Some of the most common small shrubs found in Indiana are the four species of sumacs. At least one variety can be found in every Hoosier county. During the summer months they may be overlooked, but come fall it is hard to miss their vivid red foliage. Often one of the first plants to turn, the sumacs, if given enough sunlight, can indeed live up to their nickname of the “King of Color.”
All of our sumacs have compound leaves and fruiting heads that are full of small, very oily seeds. These are tightly-packed heads that are also hard to overlook. In Indiana the most common sumac is the smooth sumac. It is found all across the state and in all of the lower 48 United States.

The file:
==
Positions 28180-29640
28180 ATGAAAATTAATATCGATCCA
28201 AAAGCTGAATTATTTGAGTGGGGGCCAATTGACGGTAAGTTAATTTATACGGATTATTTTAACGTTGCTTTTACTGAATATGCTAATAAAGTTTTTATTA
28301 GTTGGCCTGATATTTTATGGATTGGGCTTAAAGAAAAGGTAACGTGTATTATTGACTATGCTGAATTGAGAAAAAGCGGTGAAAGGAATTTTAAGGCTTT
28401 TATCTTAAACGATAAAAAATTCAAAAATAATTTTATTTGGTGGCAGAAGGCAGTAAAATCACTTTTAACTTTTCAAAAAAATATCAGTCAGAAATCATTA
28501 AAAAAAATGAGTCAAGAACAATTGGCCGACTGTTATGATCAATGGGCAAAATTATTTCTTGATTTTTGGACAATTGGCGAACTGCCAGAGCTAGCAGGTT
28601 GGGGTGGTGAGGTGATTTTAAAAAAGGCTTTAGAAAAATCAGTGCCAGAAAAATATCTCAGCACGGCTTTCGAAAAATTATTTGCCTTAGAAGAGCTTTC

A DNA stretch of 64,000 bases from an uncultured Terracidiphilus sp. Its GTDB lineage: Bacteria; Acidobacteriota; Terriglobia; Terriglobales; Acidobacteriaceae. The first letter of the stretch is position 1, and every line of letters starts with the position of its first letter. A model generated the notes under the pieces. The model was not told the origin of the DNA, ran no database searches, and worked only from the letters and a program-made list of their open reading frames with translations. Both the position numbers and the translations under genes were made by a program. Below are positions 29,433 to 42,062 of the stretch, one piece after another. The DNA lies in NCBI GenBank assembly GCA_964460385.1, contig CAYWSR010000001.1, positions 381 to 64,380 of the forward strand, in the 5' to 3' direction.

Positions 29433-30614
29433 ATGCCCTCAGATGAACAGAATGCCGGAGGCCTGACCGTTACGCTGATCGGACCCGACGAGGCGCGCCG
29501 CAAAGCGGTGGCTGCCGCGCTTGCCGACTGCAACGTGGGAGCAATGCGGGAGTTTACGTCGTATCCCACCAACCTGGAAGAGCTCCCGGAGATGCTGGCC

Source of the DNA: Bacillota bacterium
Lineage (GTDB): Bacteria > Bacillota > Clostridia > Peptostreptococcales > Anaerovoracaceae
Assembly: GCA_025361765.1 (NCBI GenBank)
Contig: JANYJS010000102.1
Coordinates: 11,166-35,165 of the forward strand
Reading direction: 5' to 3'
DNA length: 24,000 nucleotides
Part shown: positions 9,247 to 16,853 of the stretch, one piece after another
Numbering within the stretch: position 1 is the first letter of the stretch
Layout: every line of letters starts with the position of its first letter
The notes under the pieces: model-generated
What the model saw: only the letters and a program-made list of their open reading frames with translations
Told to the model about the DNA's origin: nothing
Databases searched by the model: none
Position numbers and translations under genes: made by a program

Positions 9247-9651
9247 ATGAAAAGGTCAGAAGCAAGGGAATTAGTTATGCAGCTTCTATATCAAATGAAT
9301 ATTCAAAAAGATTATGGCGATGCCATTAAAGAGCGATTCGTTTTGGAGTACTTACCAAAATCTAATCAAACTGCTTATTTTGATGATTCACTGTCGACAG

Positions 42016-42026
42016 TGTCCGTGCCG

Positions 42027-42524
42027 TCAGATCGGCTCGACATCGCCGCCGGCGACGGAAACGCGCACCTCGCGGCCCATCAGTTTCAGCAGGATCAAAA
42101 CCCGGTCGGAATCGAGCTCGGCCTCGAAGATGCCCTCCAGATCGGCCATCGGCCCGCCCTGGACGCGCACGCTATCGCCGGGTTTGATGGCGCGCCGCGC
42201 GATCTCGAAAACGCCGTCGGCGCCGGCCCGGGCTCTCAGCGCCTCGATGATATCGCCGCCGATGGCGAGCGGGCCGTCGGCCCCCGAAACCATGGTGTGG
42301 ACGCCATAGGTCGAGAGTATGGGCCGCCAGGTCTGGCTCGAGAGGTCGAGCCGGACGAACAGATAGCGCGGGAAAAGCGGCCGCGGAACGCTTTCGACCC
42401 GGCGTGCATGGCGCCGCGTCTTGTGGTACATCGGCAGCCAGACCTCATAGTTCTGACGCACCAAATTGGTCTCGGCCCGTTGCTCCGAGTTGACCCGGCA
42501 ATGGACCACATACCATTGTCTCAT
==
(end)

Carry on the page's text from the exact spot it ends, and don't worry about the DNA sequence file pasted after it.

It has deep red fruit that are only one-eighth of an inch in diameter. While small they are so densely packed together that they appear much larger than they really are. These clusters may be as much as eight inches in length. They can last all winter and can provide food for both birds and some mammals.
The shining sumac, also known as winged and dwarf, is found across most of southern Indiana and a few northern counties, but is not found in most sections of central Hoosierland. As with all of the sumacs, it has flowers that have a disk that is full of nectar. Bees, as well as insects, love to visit these flowers.
While sometimes called dwarf sumac, it can reach a height of up to 18 feet, but is usually much shorter. The smooth variety can grow to 20 feet tall while the staghorn sumac is the champion as it can reach a height of as much as 30 feet.
The staghorn sumac receives its name due to the dense, long brown hairs that cover its twigs and branches. They do look like deer antlers in its velvet stage, thus the name staghorn.